Tuesday, March 28, 2017

Split this Rock, Freedom Plow Award, April 21

     SPLIT THIS ROCK is a wonderful activist poetry organization -- based near to me in Washington, DC -- with a name based on a line by Langston Hughes.*  As a strong supporter of their mission to use poetry for positive social change, I want to announce one of their very special programs:
Friday, April 21 | 6 pm |Arts Club of Washington, DC 
The 2017 Freedom Plow Award for Poetry and Activism
Read about this years finalists,
 Francisco Aragón, Andrea Assaf,  
JP Howard, and Christopher Soto (aka Loma)  
on Split This Rock's Website.  Tickets may be purchased here. ($25 General, $10 Students).  

In October, 2013, the Freedom Plow Award was won by Eliza Griswold   -- see this blog posting to learn a bit about her work with the poetry of Afghan women.

 *The name "Split This Rock" is pulled from a line in “Big Buddy,” a poem from Langston Hughes.
             Don’t you hear this hammer ring?
             I’m gonna split this rock
             And split it wide!
             When I split this rock,
             Stand by my side.

And for a tiny mathy poem by Langston Hughes, go here.

Monday, March 27, 2017

Math-themed poems at Poets.org

     The poetry website Poets.org is a wonderful source of thousands of poems.  During one recent visit to the site, I saw that they have a collection of themes and, when I examined these themes, I found that one of these is "Math"  -- and I enjoyed taking time to explore.
     When I read mathy poems by non-maths often I am intrigued by their alterations of correct mathematical statements -- part of "poetic license." Non-maths can use intriguing language that I, with my mathematics background, could not allow myself to say.  For example, George David Clark's poem "Kiss Over Zero"  has this opening line:

anything over zero is zero

I was delighted to find in this math-themed group several old favorites, one of which is "Counting" by Douglas Goetsch -- a poem among those Sarah Glaz and I gathered a few years back for the anthology, Strange Attractors: Poems of Love and Mathematics (A K Peters / CRC Press, 2008) -- now available as an e-book.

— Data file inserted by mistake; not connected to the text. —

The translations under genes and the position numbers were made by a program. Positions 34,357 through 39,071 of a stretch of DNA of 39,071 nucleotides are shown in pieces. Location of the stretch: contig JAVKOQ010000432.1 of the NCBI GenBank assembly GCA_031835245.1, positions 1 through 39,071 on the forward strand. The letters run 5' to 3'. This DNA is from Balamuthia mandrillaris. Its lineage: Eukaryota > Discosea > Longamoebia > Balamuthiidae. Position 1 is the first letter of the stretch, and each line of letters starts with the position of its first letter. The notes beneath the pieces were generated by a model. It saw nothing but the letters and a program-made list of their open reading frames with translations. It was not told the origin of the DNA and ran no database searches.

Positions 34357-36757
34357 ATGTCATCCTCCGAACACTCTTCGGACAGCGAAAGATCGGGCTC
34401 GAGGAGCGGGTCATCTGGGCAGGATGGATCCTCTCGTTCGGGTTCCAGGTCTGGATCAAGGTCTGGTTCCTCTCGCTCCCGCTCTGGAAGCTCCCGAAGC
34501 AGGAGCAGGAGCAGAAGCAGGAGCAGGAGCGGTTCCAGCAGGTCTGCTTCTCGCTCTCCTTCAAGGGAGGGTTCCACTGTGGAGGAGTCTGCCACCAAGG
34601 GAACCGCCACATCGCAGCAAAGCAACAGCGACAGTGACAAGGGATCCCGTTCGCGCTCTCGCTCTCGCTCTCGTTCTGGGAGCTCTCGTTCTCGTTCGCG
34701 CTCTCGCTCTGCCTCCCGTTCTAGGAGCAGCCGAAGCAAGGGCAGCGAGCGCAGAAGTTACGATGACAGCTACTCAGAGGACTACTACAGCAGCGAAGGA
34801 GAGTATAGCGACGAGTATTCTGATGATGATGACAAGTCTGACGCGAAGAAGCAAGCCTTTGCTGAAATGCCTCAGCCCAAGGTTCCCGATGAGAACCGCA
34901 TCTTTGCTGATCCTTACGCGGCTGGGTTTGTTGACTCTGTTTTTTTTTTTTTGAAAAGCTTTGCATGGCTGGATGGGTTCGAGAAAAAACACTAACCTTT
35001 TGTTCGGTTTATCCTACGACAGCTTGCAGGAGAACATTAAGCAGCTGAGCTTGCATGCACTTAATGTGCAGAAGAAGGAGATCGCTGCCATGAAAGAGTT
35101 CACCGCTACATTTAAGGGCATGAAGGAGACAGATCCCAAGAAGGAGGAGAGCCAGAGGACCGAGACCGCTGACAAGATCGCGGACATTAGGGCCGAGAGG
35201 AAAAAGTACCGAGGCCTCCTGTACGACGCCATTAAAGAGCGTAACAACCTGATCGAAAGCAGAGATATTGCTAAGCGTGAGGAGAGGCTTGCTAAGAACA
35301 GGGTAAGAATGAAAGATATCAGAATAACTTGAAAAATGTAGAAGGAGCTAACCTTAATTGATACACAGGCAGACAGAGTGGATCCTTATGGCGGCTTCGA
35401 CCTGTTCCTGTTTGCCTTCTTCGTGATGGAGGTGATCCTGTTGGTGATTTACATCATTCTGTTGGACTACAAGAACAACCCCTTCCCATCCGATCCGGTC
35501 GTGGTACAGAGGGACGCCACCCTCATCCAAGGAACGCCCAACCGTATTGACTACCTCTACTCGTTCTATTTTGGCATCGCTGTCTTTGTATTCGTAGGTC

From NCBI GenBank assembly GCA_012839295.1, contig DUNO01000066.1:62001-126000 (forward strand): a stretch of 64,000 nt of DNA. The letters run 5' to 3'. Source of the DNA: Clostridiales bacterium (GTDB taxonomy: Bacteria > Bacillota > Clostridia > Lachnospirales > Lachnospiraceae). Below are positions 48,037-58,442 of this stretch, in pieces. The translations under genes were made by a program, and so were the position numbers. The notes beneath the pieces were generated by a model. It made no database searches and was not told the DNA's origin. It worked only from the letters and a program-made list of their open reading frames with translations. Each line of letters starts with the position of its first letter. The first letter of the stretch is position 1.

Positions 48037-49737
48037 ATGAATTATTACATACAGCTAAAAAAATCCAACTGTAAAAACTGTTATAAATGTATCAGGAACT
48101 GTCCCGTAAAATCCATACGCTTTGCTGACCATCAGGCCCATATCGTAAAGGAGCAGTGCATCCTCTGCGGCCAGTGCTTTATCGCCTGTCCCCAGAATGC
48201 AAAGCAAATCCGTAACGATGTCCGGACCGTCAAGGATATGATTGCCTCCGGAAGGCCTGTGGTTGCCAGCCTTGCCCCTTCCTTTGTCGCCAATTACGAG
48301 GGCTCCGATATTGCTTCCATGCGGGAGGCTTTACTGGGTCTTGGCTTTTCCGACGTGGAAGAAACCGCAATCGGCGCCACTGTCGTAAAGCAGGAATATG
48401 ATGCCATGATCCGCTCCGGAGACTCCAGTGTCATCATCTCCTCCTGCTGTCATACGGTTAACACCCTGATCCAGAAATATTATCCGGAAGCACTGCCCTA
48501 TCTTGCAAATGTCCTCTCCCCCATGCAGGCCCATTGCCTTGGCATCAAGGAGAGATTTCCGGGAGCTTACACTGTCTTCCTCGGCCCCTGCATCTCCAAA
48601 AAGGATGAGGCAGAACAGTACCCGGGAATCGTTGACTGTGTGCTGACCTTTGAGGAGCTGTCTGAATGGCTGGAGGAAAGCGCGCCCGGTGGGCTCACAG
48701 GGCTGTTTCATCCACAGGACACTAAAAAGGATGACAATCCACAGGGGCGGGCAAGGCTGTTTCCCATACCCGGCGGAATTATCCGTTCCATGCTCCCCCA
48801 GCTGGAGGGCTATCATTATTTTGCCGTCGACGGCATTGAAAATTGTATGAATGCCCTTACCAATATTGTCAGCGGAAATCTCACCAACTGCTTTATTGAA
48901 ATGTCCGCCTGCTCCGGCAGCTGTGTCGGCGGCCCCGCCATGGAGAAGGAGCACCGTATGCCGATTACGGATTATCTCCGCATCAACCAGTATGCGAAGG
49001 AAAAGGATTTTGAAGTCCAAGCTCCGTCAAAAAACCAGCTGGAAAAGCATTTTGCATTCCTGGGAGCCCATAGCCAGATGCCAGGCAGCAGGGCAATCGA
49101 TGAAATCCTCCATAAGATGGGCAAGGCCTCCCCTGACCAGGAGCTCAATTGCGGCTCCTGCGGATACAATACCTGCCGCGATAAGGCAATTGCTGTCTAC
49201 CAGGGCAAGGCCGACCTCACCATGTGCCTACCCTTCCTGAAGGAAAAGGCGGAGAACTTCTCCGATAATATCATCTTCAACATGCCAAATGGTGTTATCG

Thursday, March 23, 2017

Remember Emmy Noether!

     On today's date in 1882, mathematician Emmy Noether (1882-1935) was born.  Noether became fixed in my attention when, recently out of college, I saw her photo in a display at the New York World's Fair.  Her life and her pioneering work became inspiration for me as I followed her in mathematics. I wrote a poem, "My Dance is Mathematics," in her honor; it begins with these words:

        They called you der Noether, as if mathematics
        was only for men. In 1964, nearly thirty years
        past your death, I saw you in a spotlight
        in a World's Fair mural, "Men of Modern Mathematics."


The complete poem, "My Dance is Mathematics," is available here.  Its final statement is:
They say she was good / For a woman.
 
Scroll down -- or follow this link -- to still more poems that celebrate the women of mathematics.

Monday, March 20, 2017

Is unreasonableness ever reasonable?

     This morning I have been thinking about these words of George Bernard Shaw (1856-1950) that were part of the postings on the door of one of my mathematics colleagues at Bloomsburg (PA) University:

The reasonable man adapts himself to the world: 
the unreasonable one persists in trying to adapt the world to himself. 
Therefore all progress depends on the unreasonable man.

     My reflections on the word "unreasonable" also led me back to this important article from 1960 -- "The Unreasonable Effectiveness of Mathematics in the Natural Sciences."  (And I found here some analysis of the article.)
     As a final comment on unreasonableness I offer "Atomic Split" -- a poem by Shaw, which I found here at poemhunter.com.   

Atomic Split      by George Bernard Shaw

What a terrible thing to do,
Man has split the atom in two.
For peaceful purposes so we are told,

Thursday, March 16, 2017

Julia . . . Set Aside Gender Roles . . .

       For me there is a special pleasure in finding in my reading a word like "identity" or "prime" that has a special mathematical meaning in addition to its ordinary usage.  And, because poets work hard to capture multiple images in their work, poems are where such pleasure occurs most often.  Poet and songwriter and professor Lawrence M. Lesser has beautifully connected the Julia Set of fractal geometry with his grandmother, Julia -- and he has given me permission to share his poem, "Julia,"  offered below.  This poem is offered, along with other work by Lesser, in a Poetry Folder, "Moving Between Inner and Outer Worlds," in the most-recent issue of the Journal of Humanistic Mathematics.

For more about Julia Sets, visit http://www.karlsims.com/julia.html.

Sunday, March 12, 2017

Again we celebrate Pi !

 Now I give  -- I again enumerate π's digits, count out . . . 
3.141592653 . . . 

Tuesday, March 14, is Pi-day -- and I invite you to browse or SEARCH this blog for references to π / Pi and to learn more about Pilish (a language in which, as above, word-lengths follow the pattern of the digits of π).  Here are a links to several of the postings available: